Recently, Senator Barack Obama officially denounced his pastor Reverend Wright. How do you think Reverend Wright’s public comments, as well as Obama’s reactions to them, have affected and will affect his campaign?


This has been a disastrous couple of weeks for Senator Barack Obama, perhaps the worst in his political life. Had the Wright comments surfaced before Obama garnered his pledged delegate lead after the first Super Tuesday in February, he would be in graver trouble than he is today.

But as things stand, it will take a Hillary Clinton win in North Carolina (Indiana will not be enough), the seating of the Michigan and Florida delegates at the convention in a pro-Clinton way, and two thirds of the remaining unpledged superdelegates to go for Clinton to reverse the math so heavily still in Obama’s favor.

Since the horse-race aspects of the Democratic nomination will remain largely unchanged, the real impact of the Wright controversy will not be evident until the general election campaign goes into high gear. Coupled with Obama’s “bitter” comments in San Francisco, the Wright connection will make for a potent Republican ad in the fall.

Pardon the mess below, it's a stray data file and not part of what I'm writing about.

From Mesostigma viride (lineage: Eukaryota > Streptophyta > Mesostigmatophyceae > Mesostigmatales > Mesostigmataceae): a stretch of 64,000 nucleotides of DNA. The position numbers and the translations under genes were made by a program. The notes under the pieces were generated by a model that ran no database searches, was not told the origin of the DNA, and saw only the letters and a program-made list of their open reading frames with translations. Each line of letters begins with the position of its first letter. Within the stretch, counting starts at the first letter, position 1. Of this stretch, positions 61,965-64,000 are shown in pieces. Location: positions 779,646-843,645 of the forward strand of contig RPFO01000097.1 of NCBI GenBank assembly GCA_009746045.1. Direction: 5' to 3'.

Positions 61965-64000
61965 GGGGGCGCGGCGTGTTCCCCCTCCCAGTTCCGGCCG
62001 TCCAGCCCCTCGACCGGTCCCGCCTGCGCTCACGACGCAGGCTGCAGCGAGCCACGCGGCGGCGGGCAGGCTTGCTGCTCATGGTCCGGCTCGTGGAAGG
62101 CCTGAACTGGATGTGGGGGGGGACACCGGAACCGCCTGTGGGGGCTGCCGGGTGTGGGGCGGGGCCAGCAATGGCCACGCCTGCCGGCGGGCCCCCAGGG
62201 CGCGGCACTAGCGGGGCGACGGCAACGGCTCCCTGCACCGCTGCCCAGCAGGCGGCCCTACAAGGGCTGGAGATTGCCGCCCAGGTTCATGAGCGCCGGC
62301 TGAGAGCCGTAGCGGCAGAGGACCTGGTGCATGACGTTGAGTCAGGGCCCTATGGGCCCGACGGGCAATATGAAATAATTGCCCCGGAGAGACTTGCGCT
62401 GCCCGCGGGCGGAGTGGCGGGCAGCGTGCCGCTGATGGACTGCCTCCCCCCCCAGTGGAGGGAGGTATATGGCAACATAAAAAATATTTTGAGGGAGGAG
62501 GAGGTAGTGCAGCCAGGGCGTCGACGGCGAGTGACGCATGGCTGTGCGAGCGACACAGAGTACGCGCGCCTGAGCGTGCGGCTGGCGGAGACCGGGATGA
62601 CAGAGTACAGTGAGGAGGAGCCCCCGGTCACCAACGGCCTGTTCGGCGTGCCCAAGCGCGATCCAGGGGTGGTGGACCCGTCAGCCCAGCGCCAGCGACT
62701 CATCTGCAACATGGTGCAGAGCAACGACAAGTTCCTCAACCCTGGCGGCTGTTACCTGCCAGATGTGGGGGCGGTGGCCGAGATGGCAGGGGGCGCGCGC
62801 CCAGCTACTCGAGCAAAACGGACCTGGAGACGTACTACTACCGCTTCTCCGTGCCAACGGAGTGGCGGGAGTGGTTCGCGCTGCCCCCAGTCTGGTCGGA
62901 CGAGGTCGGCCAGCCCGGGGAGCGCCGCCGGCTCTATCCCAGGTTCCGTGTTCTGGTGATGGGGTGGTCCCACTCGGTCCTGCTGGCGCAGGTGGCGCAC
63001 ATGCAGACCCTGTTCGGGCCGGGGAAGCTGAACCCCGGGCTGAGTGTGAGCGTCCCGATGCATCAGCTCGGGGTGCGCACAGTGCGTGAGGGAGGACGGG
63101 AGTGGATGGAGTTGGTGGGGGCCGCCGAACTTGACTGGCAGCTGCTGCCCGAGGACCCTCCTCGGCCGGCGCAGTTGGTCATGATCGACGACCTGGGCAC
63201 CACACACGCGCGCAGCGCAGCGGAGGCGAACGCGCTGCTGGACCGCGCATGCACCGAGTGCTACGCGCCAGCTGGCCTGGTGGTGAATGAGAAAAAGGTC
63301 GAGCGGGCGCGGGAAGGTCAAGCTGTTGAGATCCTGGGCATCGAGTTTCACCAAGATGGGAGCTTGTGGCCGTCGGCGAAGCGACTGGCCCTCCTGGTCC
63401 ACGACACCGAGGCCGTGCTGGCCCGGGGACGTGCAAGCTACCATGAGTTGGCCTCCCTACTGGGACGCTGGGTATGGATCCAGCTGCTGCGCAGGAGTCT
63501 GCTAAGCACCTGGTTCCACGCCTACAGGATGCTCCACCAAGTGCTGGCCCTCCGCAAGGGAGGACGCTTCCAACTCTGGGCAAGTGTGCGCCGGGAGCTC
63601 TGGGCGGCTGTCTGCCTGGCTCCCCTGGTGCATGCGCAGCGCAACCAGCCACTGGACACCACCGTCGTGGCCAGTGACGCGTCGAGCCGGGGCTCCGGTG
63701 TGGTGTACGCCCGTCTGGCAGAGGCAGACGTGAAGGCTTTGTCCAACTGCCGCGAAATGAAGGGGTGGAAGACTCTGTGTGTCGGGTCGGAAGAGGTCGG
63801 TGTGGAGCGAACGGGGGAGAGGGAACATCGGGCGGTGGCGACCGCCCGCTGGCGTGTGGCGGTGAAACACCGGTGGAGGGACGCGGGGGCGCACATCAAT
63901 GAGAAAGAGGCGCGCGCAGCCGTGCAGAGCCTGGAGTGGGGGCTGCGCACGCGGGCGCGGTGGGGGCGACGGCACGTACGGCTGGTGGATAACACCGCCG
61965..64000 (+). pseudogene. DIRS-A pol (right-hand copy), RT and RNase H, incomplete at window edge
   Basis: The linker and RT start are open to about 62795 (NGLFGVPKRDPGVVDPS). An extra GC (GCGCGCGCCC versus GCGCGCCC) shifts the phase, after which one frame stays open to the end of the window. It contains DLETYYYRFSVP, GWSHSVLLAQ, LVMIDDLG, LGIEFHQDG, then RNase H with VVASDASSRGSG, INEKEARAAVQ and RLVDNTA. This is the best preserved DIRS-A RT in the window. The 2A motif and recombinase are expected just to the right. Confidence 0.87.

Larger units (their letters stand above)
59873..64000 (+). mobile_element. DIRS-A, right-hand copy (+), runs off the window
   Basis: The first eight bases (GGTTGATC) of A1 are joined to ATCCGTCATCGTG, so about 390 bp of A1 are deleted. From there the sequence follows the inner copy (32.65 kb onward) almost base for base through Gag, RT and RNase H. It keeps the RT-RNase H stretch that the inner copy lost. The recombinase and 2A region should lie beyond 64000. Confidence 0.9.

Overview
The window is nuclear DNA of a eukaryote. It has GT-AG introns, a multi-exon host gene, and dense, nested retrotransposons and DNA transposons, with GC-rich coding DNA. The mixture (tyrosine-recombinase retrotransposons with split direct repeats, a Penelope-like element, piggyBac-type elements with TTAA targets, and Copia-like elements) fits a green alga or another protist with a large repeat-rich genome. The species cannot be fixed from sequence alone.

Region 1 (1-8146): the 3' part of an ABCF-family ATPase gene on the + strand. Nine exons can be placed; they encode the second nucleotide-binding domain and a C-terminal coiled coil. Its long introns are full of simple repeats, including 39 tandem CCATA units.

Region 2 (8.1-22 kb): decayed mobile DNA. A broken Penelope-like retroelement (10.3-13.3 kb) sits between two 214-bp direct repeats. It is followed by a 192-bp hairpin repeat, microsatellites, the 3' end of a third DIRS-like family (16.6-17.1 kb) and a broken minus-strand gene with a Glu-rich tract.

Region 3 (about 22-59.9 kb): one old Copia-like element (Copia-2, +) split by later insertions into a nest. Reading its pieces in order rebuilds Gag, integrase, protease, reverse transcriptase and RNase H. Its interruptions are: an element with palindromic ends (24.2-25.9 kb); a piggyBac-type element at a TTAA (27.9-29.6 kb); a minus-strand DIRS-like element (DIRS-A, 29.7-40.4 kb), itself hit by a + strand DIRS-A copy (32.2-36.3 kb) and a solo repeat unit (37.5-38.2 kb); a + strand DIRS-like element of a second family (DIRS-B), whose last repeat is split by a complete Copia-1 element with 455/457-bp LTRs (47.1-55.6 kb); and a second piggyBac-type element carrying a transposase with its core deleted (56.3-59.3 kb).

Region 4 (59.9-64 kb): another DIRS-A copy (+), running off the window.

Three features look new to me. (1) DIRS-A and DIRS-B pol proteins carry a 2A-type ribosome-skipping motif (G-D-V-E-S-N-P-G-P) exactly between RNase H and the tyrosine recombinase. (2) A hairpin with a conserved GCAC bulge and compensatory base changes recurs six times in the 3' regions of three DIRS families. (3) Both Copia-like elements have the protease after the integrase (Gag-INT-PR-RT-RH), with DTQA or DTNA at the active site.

To win in November, Obama must learn from this experience that quick response and counter-response are at the heart of the art of politics in our time and still stay above the fray, for the latter constitutes the Obama brand. After all, Wright’s biggest and most damaging charge is that Obama’s renunciation of him was merely a politically expedient act. Paradoxically, Obama must forcefully counter this charge without appearing to do so. And so it remains to be seen if Obama will successfully negotiate the Faustian bargain for (the skills to) power while retaining his soul.

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